The reality is that no matter what solution is
offered, it will never be good enough for the opponents of nuclear
The so-called "problem of used fuel" is just
one of the tactics of the anti-nukes in achieving their goal of
nuclear phase out.
When we finally recognize this, we ought
to stop playing this fool's game.
----- Original Message -----
Sent: Wednesday, July 21, 2004 1:37
Subject: [cdn-nucl-l] Yucca Mountain
debate needs dose of reality
Posted in the TriCity Herald on July 21, 2004 and at:
Mountain debate needs dose of reality
This story was published Wednesday,
July 21st, 2004
What's missing from the latest debate over Yucca
Mountain is reality.
Opponents of the plan to build a nuclear waste
repository in Nevada are
demanding an all-or-nothing answer.
is, they either will accept a perfect plan or no plan.
That might be
an appropriate approach if Yucca were a referendum on whether
States should be producing nuclear waste.
But it is not. That choice
was made long ago, during the frenzy of trying to
win World War II. Now the
nation has nuclear waste scattered across 39
states, where it sits in
relatively vulnerable conditions -- such as
single-shell tanks at Hanford
-- waiting for a safer place to go.
That place is Yucca. It is the
government's best attempt to plan for safe
says "best." Not "perfect."
The difference between the two is apparent
in the disagreement over
establishing radiation protection standards for
An appeals court ruled this month that a 10,000-year
prediction of safety is
The U.S. Court of Appeals for
the District of Columbia Circuit ruled that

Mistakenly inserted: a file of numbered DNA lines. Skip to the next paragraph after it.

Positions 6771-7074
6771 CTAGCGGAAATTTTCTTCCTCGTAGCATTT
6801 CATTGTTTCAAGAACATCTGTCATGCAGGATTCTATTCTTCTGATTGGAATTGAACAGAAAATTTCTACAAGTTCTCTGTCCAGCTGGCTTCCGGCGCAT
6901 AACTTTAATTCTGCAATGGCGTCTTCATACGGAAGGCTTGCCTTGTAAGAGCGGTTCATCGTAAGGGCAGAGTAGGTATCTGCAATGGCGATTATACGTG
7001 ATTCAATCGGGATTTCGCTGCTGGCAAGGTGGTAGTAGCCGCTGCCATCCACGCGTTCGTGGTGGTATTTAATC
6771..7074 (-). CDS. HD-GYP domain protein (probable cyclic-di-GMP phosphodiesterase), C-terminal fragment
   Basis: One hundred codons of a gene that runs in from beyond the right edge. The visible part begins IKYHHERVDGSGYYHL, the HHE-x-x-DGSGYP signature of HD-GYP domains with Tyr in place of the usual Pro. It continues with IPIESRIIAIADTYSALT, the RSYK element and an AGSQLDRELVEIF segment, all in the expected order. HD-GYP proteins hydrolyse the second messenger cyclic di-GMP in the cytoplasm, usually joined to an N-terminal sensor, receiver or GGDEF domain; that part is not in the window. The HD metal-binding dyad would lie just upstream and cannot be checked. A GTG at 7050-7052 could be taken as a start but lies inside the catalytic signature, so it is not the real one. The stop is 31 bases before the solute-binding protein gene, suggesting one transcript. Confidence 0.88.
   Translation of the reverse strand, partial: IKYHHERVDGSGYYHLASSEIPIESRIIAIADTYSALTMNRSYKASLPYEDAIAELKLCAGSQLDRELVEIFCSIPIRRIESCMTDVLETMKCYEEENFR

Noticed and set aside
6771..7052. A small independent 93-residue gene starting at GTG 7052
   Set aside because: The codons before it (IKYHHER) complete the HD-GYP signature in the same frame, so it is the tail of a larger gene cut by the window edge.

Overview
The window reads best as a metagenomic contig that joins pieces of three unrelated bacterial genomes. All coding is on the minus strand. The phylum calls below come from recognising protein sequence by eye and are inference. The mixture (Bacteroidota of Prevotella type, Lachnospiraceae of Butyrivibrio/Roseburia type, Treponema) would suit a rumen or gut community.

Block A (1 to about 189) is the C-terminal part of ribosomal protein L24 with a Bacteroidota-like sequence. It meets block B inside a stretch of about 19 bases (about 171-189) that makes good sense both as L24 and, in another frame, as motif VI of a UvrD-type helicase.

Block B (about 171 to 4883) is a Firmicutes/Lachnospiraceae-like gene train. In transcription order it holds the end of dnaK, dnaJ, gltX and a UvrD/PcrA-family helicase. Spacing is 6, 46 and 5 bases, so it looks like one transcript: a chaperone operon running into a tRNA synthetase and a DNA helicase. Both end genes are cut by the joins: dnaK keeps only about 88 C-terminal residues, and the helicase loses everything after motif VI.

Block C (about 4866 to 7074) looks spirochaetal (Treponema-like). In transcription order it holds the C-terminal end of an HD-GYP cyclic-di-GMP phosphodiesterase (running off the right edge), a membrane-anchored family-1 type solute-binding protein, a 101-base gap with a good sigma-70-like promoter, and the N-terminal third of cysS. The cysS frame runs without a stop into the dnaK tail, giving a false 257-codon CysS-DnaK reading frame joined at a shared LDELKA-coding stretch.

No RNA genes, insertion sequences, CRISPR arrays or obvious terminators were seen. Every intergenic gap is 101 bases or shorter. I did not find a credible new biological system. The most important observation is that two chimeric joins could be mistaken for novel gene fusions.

the feds must follow the lead
of the National Academy of Sciences. That's a
direction that could push the
radiation protection standard as high as a
that some of the waste will be reaching its most dangerous state
10,000 years. But consider, for a moment, just how long 10,000 years
That's the recorded history of man with an extra 4,000 years thrown in
Predicting even out that far seems a questionable feat,
given the number of
unknowns. The chance that scientists would de-velop new
treating or using nuclear waste before then is as likely as
Extending that look to as many as a million years is a
fool's errand. But
opponents are insisting on the longer window, which
could effectively kill
In typical full-speed-ahead
Department of Energy fashion, Deputy Secretary
Kyle McSlarrow told Congress
last week that Yucca won't be slowed by the
there is no reason why the department cannot file the project
with the 10,000-year standard now, then update it later if
Environmental Protection Agency re-quires the million-year standard.
Still, there is the little matter of the law cited by the court
requires EPA to follow the recommendations of the National Academy.
a reversal of the court's decision, Congress will need to change
the law to
keep the project on track.
There is no perfect solution
to storing nuclear waste. But there is a good
one, and that's Yucca
Mountain in Nevada. Lawmakers cannot allow the perfect
to become the enemy